Policy forum talks TPP, EU – Vietnam FTA hinh anh 1A fibre production line of the Vietnam National Textile and Garment Group (Photo: VNA)

Hanoi (VNA) – A trade policy forum was held in Hanoi on January 22 with a focus on the Trans-Pacific Partnership (TPP), the EU – Vietnam Free Trade Agreement (EVFTA) and their impacts on Vietnamese small- and medium-sized enterprises (SMEs).

The TPP will have strong influence on Vietnam’s economy once it takes effect, according to the Ministry of Industry and Trade’s Trade Promotion Agency. The country’s GDP could expand by 11 percent while exports will rise 28 percent by 2025. The overseas shipments of key commodities like textile-garment, leather and footwear, and aquatic products will also increase sharply in the next decade.

The EVFTA will eliminate 99 percent of import tariffs on Vietnamese goods in the EU and vice versa after seven to 10 years. It is expected to raise Vietnam’s and the EU’s export revenue by 4 – 6 percent annually compared to the prior-EVFTA period.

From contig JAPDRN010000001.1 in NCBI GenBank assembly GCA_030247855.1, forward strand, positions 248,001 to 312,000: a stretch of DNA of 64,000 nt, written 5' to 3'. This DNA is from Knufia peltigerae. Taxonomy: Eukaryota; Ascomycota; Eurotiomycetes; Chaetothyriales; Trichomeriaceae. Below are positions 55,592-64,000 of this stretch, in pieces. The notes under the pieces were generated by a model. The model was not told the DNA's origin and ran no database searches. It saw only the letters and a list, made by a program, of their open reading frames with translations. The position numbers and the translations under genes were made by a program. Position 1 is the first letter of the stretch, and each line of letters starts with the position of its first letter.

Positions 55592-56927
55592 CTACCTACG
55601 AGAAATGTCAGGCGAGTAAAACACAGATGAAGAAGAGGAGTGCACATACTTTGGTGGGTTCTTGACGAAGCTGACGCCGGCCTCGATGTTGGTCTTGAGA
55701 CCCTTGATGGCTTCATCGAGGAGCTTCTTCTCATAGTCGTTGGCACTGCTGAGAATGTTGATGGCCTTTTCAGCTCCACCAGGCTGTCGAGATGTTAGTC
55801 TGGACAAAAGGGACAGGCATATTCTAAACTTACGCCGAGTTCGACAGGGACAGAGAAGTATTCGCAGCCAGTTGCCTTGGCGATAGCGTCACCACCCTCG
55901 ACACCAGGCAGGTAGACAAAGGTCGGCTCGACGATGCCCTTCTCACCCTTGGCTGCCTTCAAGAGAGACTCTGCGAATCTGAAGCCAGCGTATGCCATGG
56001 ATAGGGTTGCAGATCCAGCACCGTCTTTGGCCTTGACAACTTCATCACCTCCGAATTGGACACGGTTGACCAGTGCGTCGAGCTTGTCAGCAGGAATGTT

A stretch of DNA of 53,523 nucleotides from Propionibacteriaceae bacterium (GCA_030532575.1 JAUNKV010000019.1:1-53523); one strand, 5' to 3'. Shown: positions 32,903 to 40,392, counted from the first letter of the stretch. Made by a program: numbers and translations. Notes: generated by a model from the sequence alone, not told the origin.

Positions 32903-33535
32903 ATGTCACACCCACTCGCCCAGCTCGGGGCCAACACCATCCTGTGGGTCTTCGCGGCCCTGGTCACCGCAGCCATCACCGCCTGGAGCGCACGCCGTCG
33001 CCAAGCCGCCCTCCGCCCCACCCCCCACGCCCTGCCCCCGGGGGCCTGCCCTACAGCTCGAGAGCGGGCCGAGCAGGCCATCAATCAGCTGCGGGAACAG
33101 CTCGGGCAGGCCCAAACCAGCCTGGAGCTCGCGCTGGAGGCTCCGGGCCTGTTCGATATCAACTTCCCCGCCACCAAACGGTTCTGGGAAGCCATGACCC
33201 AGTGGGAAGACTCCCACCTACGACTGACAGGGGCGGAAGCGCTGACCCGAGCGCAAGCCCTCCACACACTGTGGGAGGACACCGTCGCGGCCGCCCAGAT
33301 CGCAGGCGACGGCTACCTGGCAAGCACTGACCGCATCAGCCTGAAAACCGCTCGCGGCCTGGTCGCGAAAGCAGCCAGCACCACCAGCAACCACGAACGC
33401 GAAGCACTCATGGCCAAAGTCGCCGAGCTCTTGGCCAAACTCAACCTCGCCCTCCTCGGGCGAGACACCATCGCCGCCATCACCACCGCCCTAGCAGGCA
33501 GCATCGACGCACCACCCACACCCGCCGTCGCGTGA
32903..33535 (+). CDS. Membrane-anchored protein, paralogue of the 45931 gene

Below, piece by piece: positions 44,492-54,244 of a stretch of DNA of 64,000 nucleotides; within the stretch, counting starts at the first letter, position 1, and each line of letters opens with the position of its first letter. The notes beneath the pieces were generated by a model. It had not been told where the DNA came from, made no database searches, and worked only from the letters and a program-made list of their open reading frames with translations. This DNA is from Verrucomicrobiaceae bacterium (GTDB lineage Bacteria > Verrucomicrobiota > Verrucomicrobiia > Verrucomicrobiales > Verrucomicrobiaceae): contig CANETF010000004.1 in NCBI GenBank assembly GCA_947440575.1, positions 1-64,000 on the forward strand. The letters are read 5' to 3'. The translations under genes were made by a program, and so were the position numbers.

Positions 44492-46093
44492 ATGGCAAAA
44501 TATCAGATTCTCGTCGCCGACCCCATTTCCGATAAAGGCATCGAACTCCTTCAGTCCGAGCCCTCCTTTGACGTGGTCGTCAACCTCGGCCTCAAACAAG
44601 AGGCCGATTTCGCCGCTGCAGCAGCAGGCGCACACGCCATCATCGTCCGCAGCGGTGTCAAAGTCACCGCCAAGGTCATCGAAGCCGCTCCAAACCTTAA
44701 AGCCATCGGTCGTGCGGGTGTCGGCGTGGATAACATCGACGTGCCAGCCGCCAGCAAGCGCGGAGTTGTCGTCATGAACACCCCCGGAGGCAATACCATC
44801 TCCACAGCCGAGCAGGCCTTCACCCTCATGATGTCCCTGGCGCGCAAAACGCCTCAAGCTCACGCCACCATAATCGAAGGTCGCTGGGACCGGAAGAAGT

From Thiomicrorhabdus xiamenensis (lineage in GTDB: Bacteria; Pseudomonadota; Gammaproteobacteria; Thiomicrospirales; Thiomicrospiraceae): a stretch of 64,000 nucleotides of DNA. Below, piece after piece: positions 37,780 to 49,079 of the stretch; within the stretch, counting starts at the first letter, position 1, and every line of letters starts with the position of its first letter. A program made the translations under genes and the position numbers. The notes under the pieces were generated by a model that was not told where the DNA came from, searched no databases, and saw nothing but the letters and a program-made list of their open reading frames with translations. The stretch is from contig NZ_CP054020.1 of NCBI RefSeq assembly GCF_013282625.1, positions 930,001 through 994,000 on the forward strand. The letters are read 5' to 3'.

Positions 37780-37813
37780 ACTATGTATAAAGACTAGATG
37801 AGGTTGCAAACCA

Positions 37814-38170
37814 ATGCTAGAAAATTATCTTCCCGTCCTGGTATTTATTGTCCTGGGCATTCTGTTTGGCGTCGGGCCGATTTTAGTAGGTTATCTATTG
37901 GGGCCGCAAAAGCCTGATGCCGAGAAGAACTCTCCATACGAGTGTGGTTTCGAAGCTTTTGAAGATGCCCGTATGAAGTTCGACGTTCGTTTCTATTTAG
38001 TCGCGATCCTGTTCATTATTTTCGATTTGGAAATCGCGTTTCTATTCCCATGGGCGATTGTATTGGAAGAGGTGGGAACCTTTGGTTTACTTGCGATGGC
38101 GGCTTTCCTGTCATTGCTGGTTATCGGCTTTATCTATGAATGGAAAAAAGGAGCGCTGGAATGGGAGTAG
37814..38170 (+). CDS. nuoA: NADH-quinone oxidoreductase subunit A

The two trade deals will also pose major challenges to State agencies and businesses in addition to potential massive economic benefits.

Strong tariff cuts will trigger an influx of foreign goods with lower prices. It means domestic companies are facing fierce competition while their products must satisfy stringent rules of origin, and they have to prepare for issues regarding dumping, subsidies and trade remedies.

Economist Pham Chi Lan said Vietnamese SMEs will benefit much from the EVFTA thanks to better trade liberisation and regional connectivity, an expanded global value chain and optimised competitive edges.

While tariff barriers against almost all export commodities will be removed, import expenses will be reduced and supply sources - especially of technology and intermediate equipment and products, will become more diverse. Vietnamese firms will also profit from a fairer business climate both at home and abroad, a more robust market economy mechanism, and better investor protection, she noted.

Claudio Dordi , Chief Advisor of the European Trade Policy and Investment Support Project (EU - MUTRAP), suggested Vietnamese businesses pay heed to rules of origin of textile and garment products – a big foreign currency earner, and comply with international technical and hygiene standards, especially those of the EU.

The EU is not the only market and Vietnamese companies should seek other related export destinations, he added.

Dordi also told the country to provide its enterprises with details about the EVFTA and other trade pacts. Meanwhile, national and local strategies need to be designed to assess geographical indications and develop recognisable brands to fuel overseas shipments.-VNA